## Education overview

• Ph.D. candidate, Statistics, UC Berkeley, matriculated August 2014, withdrew March 2020. My focus was probability and stochastic processes. My advisors were Steven Evans and Lisa Goldberg.

## Research interests

• Stochastic processes which exhibit cascades or crashes or contagion

• Point processes, especially branching processes and the Hawkes process. Martingale techniques in point processes. Hawkes processes on graphs.

• Principal component analysis and factor analysis in high dimensions. Statistical learning of high dimensional features.

• Gaussian processes for machine learning. Gaussian processes as generating processes for point processes.

### Expository notes

• This note is about using lace expansions to show the self-avoiding random walk isn't too different from the random walk.

• Some incomplete notes on Singular Value Decomposition and related topics like the Least Squares regression, the Moore-Penrose Pseudoinverse and Principal Component Analysis

• This is the method of thinning to embed a point process in a Poisson processes. This is a (google) translation from French of a paper by Julien Chevallier.

### LaTeX style sheets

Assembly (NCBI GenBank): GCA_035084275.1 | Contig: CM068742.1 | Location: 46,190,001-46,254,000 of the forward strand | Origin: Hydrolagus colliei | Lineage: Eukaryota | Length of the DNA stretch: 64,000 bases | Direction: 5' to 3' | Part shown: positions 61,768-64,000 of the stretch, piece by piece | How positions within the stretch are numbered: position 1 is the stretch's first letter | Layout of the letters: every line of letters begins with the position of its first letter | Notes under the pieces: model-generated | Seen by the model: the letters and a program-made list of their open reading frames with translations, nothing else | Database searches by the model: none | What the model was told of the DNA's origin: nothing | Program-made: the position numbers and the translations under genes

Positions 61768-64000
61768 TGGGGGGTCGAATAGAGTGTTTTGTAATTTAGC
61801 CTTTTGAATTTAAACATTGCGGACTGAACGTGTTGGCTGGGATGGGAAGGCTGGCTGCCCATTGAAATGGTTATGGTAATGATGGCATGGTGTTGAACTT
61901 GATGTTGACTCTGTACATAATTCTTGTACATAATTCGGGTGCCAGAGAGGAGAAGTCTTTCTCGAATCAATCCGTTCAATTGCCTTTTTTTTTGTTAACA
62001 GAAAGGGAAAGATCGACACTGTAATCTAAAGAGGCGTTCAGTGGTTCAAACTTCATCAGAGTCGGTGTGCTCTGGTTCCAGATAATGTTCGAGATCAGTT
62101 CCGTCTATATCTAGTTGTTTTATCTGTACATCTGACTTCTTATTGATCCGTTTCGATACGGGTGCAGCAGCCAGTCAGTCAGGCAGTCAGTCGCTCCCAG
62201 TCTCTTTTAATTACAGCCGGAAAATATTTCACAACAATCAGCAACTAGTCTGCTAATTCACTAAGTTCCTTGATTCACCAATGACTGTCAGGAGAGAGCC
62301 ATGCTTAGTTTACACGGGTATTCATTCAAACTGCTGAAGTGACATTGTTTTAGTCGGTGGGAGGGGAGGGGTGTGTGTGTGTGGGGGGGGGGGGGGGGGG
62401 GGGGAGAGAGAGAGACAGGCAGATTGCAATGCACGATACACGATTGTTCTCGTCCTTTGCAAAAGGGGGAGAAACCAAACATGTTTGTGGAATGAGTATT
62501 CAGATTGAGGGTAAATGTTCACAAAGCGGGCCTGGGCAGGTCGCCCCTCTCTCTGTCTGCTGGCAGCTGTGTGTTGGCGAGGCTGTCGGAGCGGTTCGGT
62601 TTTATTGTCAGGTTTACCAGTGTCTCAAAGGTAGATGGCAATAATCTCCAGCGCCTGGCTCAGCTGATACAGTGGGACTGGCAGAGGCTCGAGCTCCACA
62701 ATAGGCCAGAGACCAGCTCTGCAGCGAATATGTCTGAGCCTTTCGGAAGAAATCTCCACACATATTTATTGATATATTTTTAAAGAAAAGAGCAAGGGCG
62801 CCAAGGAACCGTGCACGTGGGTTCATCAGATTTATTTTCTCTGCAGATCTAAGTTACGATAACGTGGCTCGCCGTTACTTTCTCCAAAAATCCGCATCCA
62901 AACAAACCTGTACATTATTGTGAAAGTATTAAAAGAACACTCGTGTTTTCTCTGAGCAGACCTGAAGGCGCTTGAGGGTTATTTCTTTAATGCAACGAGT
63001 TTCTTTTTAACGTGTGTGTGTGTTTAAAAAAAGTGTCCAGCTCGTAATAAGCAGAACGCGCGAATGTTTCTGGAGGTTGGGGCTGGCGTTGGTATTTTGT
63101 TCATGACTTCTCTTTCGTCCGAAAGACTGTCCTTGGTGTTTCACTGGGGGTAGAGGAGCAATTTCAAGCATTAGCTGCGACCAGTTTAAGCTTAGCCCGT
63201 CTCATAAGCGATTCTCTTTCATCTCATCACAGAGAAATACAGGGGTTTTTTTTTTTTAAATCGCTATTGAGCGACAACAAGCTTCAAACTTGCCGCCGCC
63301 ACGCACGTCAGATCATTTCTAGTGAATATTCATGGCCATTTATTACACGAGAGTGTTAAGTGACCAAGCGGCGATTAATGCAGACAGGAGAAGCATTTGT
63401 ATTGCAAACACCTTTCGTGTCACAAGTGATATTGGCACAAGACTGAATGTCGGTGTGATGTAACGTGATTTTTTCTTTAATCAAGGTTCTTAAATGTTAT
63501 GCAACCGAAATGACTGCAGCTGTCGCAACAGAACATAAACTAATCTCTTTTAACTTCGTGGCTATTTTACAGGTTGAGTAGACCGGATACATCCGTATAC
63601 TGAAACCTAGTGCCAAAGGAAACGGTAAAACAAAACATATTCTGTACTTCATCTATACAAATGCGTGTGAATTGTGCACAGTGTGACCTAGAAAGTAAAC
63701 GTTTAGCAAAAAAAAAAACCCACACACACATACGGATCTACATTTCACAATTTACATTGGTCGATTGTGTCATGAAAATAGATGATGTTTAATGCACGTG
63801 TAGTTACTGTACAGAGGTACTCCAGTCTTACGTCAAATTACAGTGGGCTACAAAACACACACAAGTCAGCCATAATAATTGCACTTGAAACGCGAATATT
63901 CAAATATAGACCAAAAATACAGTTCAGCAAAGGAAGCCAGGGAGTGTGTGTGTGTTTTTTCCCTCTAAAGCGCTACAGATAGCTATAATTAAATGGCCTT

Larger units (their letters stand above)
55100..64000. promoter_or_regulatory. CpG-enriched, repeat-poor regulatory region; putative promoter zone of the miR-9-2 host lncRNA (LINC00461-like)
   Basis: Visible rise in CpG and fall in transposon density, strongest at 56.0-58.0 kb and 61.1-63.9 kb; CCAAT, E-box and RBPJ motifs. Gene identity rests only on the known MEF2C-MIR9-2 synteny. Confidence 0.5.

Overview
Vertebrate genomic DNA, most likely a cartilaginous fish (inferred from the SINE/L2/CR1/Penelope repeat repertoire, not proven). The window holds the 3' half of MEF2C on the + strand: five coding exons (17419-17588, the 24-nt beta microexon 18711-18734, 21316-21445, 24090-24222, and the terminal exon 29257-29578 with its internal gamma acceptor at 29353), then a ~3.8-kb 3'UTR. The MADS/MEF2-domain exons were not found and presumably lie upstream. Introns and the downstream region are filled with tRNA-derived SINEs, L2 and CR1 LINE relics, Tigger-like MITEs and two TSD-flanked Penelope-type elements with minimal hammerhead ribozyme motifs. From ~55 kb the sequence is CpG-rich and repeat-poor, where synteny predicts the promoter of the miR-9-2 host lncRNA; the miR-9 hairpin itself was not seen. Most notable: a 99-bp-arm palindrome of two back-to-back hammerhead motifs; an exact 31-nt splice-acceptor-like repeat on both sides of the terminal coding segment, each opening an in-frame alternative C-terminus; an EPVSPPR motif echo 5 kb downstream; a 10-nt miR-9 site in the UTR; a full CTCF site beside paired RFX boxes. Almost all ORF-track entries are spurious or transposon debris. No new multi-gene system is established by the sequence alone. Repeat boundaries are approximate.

I created this LaTeX .sty file. The macros abstract common probability concepts, including the probability measure, expectation and probability distributions. Separately you can specify a typesetting mode, which allows for easy toggling between the widely different typographic conventions. It also defines some other symbols common in probability but rare in other branches, like the “independence” symbol.

### Problem sets

I would like to host a wikipedia-like environment for collaboratively editing exercises, similar to www.grephysics.net. The idea is graduate students could collaborate to post the best solutions to problems in standard text books. For example, solving all the problems in Hartshorne's Algebraic Geometry is not uncommon for students in that field.

• Solutions to David Williams Probability with Martingales. This is good graduate introduction with an emphasis on martingales. It's not quite as comprehensive as Durrett or Kallenberg, but it has a fun quirky style.

• Solutions to Terrance Tao's probability course Math 275A. Tao covers measure theory basics, and fundamental convergence theorems like the law of large numbers and the central limit theorem. He takes a few detours into some topics not usually covered, like random matrices and analytic number theory.

• Solutions to the Math subject GRE, practice test 0568. There are various sources online for the questions, for example here. The exam 0568 is the most recent published practice test and it's a fair bit harder than the other practice tests, and more like the actual exams.